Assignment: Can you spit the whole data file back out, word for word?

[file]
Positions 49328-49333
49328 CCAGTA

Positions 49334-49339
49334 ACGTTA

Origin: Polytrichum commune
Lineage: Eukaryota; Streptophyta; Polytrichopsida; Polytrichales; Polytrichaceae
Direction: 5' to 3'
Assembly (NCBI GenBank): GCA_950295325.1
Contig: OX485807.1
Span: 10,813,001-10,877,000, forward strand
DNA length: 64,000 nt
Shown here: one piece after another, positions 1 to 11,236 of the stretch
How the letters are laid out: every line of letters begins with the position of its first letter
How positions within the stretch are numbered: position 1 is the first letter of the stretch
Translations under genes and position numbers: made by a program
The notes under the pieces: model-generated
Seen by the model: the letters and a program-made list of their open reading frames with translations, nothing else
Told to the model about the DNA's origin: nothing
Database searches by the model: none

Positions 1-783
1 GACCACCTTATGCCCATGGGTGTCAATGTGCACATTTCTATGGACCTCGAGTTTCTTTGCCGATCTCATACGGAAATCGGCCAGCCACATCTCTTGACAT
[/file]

Positions 49328-49333
49328 CCAGTA

Positions 49334-49339
49334 ACGTTA

Origin: Polytrichum commune
Lineage: Eukaryota; Streptophyta; Polytrichopsida; Polytrichales; Polytrichaceae
Direction: 5' to 3'
Assembly (NCBI GenBank): GCA_950295325.1
Contig: OX485807.1
Span: 10,813,001-10,877,000, forward strand
DNA length: 64,000 nt
Shown here: one piece after another, positions 1 to 11,236 of the stretch
How the letters are laid out: every line of letters begins with the position of its first letter
How positions within the stretch are numbered: position 1 is the first letter of the stretch
Translations under genes and position numbers: made by a program
The notes under the pieces: model-generated
Seen by the model: the letters and a program-made list of their open reading frames with translations, nothing else
Told to the model about the DNA's origin: nothing
Database searches by the model: none

Positions 1-783
1 GACCACCTTATGCCCATGGGTGTCAATGTGCACATTTCTATGGACCTCGAGTTTCTTTGCCGATCTCATACGGAAATCGGCCAGCCACATCTCTTGACAT